Greta Van Fleet – Starcatcher

Review of the band’s new album. For some Led Zeppelin cosplayers, for other apostles.

Reviewed July 26, 2023

Matthias Marzi

The American star system provided Joshua Kiske and her partners with pop-rock wizard Greg Kerstin (the one who went from Foo Fighters and Beck to Britney Spears and Katy Perry), which, however, as some critics have pointed out, gave to the “Battle at the Garden Gate” is a slightly more glossy production than the previous one.

In this round, they chose Dave Cobb, a man with a “more fatal” pedigree (he usually works with Jason Isbell, Chris Stapleton and Sammy Hagar), deciding to take a step back and restore the rawness of the beginning: “Conceptually, he goes back to our origins, in our garage, with the pure energy of sound,” said bassist Sam Kischka of Starcatcher. With ten tracks contained in their third album, .Greta Van Fleet continues to share. To some, they’re just Led Zeppelin cosplayers, a cover band of wannabes playing music covered in tons of dust, a phenomenon that’s traveled the world for years selling millions of tickets to shows that only work because they hit chords. nostalgia. To others, they are the apostles of old school rock and roll, the clearest and most obvious proof that the elusive spirit of 70s rock and roll is back. The truth, as the “Starcatcher” tracks confirm, lies somewhere in the middle.

From “The Fate of the Believers” to “Goodbye Bye Bye” through “Waited All My Life”, “The Falling Sky”, “The Sacred Thread” and “Meet the Master”: Greta Van Fleet’s rock continues to be frankly and unashamedly ultra-quoted, a thrilling revival , which restores the genre’s historical cornerstones as well as stereotypes. In Starcatcher, Joshua Kiszka and his companions range from blues rock to lightly spiced space rock with psychedelic nuances: “You can’t listen to Starcatcher and, like all previous work, not think you’ve stumbled upon a series of passages. Led Zeppelin and some of their peers,” wrote David Brown in his review of Rolling Stone USA. Maybe, but in an age where electronic pop, rap and trap dominate the charts, the fact that five years after their debut Greta Van Fleet is still around and still being talked about in one way or another is great news: this means that there is still a demand for a band that plays wholesome, serious, a bit “ignorant”, but well-made rock.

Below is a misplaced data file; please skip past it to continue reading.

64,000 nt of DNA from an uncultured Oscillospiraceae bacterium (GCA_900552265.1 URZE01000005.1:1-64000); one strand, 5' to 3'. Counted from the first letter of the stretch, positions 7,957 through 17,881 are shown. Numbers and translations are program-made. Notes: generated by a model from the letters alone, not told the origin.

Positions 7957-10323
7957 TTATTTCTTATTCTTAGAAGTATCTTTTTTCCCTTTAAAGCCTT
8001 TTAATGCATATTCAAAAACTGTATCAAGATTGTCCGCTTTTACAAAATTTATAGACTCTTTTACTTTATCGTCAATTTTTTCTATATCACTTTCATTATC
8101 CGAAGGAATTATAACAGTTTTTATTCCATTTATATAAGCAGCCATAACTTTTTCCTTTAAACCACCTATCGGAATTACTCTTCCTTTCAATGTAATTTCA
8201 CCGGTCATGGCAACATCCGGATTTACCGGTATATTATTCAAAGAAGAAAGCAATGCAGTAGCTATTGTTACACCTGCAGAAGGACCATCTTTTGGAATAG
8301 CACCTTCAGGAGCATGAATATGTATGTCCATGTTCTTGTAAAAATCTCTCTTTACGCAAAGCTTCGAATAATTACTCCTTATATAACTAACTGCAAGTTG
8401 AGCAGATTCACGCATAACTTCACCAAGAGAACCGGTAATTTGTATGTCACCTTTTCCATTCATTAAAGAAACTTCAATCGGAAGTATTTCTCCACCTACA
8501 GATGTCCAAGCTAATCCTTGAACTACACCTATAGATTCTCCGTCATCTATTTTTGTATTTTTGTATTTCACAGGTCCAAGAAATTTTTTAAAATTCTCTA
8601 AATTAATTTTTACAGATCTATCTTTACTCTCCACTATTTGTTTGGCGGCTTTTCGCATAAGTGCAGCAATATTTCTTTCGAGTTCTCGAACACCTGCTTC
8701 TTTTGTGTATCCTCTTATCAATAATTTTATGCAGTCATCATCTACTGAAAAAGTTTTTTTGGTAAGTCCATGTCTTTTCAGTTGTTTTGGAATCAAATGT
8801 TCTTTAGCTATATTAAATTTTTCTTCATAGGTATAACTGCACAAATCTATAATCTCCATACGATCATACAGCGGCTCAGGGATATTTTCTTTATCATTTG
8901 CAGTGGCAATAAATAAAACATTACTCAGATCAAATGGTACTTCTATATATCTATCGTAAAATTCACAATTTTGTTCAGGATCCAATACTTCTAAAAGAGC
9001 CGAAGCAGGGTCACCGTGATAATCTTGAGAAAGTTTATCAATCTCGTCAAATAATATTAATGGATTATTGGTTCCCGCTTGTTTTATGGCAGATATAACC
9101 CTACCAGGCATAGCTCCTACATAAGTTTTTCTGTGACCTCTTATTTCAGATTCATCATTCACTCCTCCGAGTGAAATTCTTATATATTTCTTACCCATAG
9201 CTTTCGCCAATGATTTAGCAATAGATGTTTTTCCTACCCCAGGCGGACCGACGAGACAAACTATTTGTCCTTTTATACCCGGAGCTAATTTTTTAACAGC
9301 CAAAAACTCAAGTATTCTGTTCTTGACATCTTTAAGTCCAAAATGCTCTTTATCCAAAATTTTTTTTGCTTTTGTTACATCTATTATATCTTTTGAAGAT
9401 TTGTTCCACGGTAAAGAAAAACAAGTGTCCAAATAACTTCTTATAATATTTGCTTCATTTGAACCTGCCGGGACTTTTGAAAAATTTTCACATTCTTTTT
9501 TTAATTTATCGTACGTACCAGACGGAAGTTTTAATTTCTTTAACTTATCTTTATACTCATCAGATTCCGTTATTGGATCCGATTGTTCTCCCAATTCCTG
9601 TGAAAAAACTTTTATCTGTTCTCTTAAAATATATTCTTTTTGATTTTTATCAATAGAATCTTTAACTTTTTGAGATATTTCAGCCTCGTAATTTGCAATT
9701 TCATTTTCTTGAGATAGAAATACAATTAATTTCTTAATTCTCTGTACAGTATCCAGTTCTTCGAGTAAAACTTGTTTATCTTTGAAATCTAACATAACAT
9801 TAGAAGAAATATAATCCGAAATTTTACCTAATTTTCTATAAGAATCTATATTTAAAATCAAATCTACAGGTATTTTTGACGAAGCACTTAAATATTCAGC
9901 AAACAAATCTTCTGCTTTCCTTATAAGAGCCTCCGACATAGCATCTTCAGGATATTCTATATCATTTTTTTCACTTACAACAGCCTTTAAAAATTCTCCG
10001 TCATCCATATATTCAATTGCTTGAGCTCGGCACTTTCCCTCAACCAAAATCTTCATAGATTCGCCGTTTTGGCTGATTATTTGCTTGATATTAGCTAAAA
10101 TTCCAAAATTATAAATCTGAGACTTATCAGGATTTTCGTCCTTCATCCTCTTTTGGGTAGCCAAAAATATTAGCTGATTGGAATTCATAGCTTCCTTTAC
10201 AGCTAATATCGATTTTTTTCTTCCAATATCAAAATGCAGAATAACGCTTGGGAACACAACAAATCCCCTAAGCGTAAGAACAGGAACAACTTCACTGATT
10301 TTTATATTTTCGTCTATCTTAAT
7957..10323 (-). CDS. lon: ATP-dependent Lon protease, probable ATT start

Greta Van Fleet recorded the ten tracks contained on the disc at the legendary RCA Studios in Nashville live to capture the energy of her live performances: the shortest – if you exclude the “Runway blues” jam that serves from the intermezzo – is Falling Sky, which lasts 3.

38 minutes, the longest is “The Sacred Thread”, which lasts 5.21 minutes. Greta Van Fleet’s pride and retro pride also emerges from these details: “We listen to a lot of stuff, not by choice, on some radio stations. This “pop music” has no content. It almost offends human intelligence.” It doesn’t matter that five years after their debut, the band is still a “chance”: Greta Van Fleet has left to fill the void, continuing a musical tradition now under more threat than ever. Rock thanks.

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